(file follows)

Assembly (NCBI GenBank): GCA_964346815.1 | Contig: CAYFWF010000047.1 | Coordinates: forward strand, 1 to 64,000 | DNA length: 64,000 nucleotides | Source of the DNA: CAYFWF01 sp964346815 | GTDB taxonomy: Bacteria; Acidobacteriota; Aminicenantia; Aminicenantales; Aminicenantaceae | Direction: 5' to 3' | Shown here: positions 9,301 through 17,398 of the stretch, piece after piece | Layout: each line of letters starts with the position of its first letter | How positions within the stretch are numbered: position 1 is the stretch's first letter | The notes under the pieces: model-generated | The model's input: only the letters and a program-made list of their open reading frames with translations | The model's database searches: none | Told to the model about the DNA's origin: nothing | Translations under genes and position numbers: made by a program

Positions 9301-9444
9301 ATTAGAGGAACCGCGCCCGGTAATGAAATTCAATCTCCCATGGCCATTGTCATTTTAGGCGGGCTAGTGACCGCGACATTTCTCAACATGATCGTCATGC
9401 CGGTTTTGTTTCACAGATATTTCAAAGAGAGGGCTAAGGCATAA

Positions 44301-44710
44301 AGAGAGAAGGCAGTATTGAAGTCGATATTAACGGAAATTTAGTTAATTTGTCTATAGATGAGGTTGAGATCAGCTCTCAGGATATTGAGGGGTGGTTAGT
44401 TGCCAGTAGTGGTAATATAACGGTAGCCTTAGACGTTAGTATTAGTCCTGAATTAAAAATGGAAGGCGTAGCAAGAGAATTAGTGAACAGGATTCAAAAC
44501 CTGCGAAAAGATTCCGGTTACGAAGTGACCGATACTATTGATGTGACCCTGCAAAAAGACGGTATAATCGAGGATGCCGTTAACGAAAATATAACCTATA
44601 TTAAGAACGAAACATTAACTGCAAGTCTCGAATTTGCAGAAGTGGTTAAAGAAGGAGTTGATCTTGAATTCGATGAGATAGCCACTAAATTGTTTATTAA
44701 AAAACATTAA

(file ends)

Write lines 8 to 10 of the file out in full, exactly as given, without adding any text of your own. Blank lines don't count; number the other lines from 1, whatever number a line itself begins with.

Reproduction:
44501 CTGCGAAAAGATTCCGGTTACGAAGTGACCGATACTATTGATGTGACCCTGCAAAAAGACGGTATAATCGAGGATGCCGTTAACGAAAATATAACCTATA
44601 TTAAGAACGAAACATTAACTGCAAGTCTCGAATTTGCAGAAGTGGTTAAAGAAGGAGTTGATCTTGAATTCGATGAGATAGCCACTAAATTGTTTATTAA
44701 AAAACATTAA